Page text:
“We have food that is sustaining the clergy, but soon families will turn to the church to provide for them. There are tough times ahead,” Archbishop Anyolo said then.
SEE ALSO: Defiant churches are the weak link in State’s war against virus spreadHe said other than coronavirus, floods had continued to wreak, and directly affect the church. He gave an example of Ahero parish, which was submerged  last week.
“The church is doing all it can to find solutions to the problems and we encourage Christians to support the church at this hour of need,” Anyolo said.
Some churches are even knocking on the doors of their congregants asking for donations. Others are encouraging their faithful to use M-Pesa, an option that has always been available, but is not widely used, to tithe and give their offering. 
For instance, the Presbyterian Church (PCEA) is broadcasting messages to their congregants encouraging them to keep supporting the church through the Covid-19 pandemic. 
Like clockwork, every Saturday at 4pm, for the past three weeks, the PCEA church sends out messages to the parishioners reminding them to tithe to keep the church afloat. 
Nyeri’s Bishop Paul Wanjohi of Newlife Church said his church was getting by using commitments from some of the church’s core faithful.
The effect on the church is not only borne from the closure of the churches but from the effect of the coronavirus on the greater economy.
Nyanza’s chairman of Inter-denominational Church and State Corporation on Development Ogonyo Ngede admitted that some of the clergy were struggling to even pay rent. 
Archbishop Ngede said they were forced to rely on donations from a few well-wishers sending money through their pay bill.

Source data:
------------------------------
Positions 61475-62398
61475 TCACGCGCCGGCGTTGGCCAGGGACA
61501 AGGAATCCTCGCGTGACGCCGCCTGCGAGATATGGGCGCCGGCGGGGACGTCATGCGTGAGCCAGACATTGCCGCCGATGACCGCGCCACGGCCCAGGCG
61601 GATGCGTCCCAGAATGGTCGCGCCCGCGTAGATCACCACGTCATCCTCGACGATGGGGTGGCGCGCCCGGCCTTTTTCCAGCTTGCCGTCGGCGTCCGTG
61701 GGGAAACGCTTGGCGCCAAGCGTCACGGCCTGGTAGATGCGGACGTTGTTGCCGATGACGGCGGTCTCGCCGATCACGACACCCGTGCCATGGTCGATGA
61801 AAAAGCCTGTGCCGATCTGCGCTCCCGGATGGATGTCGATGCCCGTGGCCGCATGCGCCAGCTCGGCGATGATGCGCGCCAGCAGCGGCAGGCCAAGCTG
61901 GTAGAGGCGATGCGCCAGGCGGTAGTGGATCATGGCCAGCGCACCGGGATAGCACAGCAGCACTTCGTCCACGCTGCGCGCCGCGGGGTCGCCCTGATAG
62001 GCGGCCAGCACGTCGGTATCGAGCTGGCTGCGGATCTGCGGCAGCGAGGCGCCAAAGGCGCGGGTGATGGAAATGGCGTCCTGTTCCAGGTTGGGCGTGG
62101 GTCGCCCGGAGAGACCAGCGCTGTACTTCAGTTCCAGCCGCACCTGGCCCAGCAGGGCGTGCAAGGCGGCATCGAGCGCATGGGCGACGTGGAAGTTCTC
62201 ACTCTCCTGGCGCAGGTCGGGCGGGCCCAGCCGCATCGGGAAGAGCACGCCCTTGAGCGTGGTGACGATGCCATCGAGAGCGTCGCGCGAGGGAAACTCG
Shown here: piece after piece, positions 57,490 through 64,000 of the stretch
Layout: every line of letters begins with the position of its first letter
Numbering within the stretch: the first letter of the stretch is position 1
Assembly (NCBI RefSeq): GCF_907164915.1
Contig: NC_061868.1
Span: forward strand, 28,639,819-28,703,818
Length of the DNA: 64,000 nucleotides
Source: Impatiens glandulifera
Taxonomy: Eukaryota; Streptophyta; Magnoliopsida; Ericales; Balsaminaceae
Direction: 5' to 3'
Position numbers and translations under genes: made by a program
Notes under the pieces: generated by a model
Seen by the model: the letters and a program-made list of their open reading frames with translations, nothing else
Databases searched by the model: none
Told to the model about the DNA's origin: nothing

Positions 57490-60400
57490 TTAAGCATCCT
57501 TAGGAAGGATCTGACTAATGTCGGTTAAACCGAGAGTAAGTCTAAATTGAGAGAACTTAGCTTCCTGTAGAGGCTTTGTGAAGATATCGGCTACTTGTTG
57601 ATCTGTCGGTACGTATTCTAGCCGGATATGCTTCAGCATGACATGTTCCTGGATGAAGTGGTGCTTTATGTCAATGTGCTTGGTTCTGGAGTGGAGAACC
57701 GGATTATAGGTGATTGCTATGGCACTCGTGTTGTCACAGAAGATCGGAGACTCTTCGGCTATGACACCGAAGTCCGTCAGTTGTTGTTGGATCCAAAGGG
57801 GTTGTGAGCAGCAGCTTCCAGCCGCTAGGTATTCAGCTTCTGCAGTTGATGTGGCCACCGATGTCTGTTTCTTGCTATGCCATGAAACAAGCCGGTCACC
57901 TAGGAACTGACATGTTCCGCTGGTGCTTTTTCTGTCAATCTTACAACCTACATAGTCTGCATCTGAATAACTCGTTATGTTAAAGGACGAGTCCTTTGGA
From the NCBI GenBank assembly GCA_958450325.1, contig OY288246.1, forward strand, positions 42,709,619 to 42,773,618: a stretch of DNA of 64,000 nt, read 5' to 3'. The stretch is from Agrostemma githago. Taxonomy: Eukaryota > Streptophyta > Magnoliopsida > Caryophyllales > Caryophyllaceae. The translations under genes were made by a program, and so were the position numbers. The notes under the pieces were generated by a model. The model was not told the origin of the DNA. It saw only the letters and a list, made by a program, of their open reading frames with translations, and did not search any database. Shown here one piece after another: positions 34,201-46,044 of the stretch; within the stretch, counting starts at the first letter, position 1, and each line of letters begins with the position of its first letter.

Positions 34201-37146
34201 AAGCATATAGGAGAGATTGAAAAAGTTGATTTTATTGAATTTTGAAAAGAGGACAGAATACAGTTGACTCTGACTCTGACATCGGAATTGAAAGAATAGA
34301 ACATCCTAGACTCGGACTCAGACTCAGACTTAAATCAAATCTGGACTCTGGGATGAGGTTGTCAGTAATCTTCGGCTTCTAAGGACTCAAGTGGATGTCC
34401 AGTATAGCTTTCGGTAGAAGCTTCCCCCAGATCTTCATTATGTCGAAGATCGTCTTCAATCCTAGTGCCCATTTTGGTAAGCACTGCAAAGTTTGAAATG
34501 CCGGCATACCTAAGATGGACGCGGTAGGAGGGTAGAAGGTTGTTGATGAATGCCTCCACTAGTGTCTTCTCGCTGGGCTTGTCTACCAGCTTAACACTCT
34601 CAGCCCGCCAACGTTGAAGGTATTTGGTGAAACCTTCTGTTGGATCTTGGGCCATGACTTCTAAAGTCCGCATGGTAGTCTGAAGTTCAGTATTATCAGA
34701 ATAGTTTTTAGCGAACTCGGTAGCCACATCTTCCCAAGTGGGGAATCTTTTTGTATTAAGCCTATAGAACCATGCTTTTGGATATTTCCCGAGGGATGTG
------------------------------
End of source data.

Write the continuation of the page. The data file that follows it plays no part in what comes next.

Bishop Charles Asilutwa of ACK Maseno North said the church services were broadcast on You Tube and Facebook every Sunday.
Bishop Asilutwa said while the situation was worse for the smaller churches that relied entirely on offering from their parishioners, even bigger churches were feeling the pinch.
“It’s quite difficult to operate, but the members hold home services that do not exceed 10 people and then take offerings and tithes, which are paid through the church’s pay bill number or official church mobile phone number and then banked. The pastor intercedes for the flock from the church alter,” said Rev Bernard Kutwa of King Jesus faith Church, Kanduyi. 
Apostle James Mabwa of Victory Gospel Apostolic Church-Kakamega, said even before the government ordered for the closure of churches, they were already observing the measures that were put in place as a way of curbing the spread of the virus.
At Metro International Church, Nakuru, believers are also channeling tithes and thanksgiving through a pay bill number.
The reverend Mike Brawan said failure to congregate was a major problem to most churches that depended on physical congregation despite being expected to pay bills.
He said some members were faithful givers offering tithe and thanksgiving to respond to needs of those who could not give. Like other churches, Metro says most of its finances goes towards supporting those socially and economically vulnerable.
The cleric says different initiatives run by the church, including education, health and support of destitute, have been halted due to the pandemic.
Bishop David Macharia, the Full Gospel Churches of Kenya deputy general secretary, said the church directed senior pastors to forfeit a percentage of their salaries in support of the needy.
Archbishop Moses Aduol of Kisumu’s Legio Maria said they had about 300 widows and orphans who solely depended on the church’s offerings.
[Report by Allan Mungai,  Nathan Ochunge, Mercy Kahenda, Anne Atieno, Mactilda Mbenywe, Edwin Nyarangi, Isaiah Gwengi, James Omoro and Caleb Kingwara]